Joerg Sander, PhD

Professor, Faculty of Science - Computing Science
Chair, Faculty of Science - Computing Science


Professor, Faculty of Science - Computing Science

Chair, Faculty of Science - Computing Science




  • M.A., Philosophy of Science, University of Munich, 1989
  • Diploma, Computer Science, University of Munich, 1996
  • Ph.D., Computer Science, University of Munich, 1998



Data Mining

Database Systems


Knowledge Discovery in Databases, Spatial Data Mining, Spatio-Temporal Indexing, Bioinformatics.


My current focus of interest is in the following sub-areas: 

  • Clustering
  • Cluster analysis is a primary method for database mining, where the goal is to find the "natural" groups in a data set based on a similarity or dissimilarity function for pairs of object. It is often used as a first step when studying a data set, in order to focus further analysis on interesting subgroups. Without any special support, most clustering algorithms, however, have a high computational complexity. The goal of this project is to develop highly scalable but still effective clustering methods, based on data summarization and suitable index structures.
  • Spatial Data Mining
  • The main difference between data mining in relational and in spatial databases (such as geographic information systems) is that attributes of the neighbors of some object of interest may have an influence on the object. The explicit location and extension of spatial objects define implicit relations of spatial neighborhood (such as topological, distance and direction relations). The main objective of this project is to develop effective and efficient data mining techniques that take neighborhood relations in into account when looking for pattern in a spatial database.
  • Data Mining in Biological Databases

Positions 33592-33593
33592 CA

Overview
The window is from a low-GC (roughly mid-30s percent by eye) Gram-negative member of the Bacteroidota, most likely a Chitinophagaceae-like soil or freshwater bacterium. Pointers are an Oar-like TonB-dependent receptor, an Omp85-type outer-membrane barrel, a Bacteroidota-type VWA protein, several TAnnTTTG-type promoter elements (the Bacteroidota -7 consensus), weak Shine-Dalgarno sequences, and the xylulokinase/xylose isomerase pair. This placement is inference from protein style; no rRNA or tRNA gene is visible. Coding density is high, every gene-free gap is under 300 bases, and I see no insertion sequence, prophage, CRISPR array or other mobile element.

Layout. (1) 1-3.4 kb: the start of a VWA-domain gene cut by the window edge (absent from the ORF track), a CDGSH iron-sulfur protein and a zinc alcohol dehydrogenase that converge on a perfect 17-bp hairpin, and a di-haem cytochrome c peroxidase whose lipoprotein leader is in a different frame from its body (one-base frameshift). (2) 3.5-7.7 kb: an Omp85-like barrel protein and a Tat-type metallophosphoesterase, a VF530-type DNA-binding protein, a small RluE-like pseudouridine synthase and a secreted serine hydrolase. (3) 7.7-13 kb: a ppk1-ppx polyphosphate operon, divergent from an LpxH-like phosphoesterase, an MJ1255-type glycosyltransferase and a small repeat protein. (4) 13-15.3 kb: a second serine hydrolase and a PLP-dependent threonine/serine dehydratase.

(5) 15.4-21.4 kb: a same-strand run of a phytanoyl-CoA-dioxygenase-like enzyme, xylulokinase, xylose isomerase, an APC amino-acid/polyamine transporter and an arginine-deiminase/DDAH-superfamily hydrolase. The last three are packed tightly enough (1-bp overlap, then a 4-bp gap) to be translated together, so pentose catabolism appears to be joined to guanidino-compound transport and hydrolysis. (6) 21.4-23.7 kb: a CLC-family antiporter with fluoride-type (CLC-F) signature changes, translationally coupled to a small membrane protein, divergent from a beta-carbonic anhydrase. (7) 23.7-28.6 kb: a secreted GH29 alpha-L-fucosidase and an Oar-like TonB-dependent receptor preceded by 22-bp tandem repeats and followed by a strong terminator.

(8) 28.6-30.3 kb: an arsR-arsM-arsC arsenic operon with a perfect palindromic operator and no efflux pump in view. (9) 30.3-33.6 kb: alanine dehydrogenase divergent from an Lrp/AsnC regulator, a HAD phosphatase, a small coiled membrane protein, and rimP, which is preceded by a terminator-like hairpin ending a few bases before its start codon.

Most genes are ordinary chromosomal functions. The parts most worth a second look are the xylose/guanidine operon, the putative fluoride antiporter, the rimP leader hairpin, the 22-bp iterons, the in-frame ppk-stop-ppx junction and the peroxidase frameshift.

• Biological databases contain heterogeneous information such as annotated genomic sequence information, results of microarray experiments, molecular structures and properties of proteins, etc. In addition, more and more databases from the medical domain, containing medical records and other information on diseases, become available. This situation allows, in principle, to derive new knowledge about complex biological systems by correlating the information in those different databases (e.g., information about diseases and their relation to sub-cellular processes). The objective in this project is to develop a general framework and methods for integrated data mining in biological and bio-medical data sets. This involves the development of suitable representations of heterogeneous and complex biological data, as well as the development of new methods for integrated data mining in these data sets.
  • Spatio-Temoral Indexing and Querying
  • More and more dynamic location data is becoming available, e.g., through GPS systems, sensor networks, mobile networks, etc. These data sets offer great potential for advanced services and analyses, but also pose new challenges with respect to storage and querying capabilities of database systems. The objectives of this project currently include the development of efficient and effective index structures for spatio-temporal data that meet real world requirements such as scalability with respect to database size, short update time, and fast query response time even for complex spatio-temporal queries. We also aim for a tight integration of the developed structures into commercial object-relational database systems.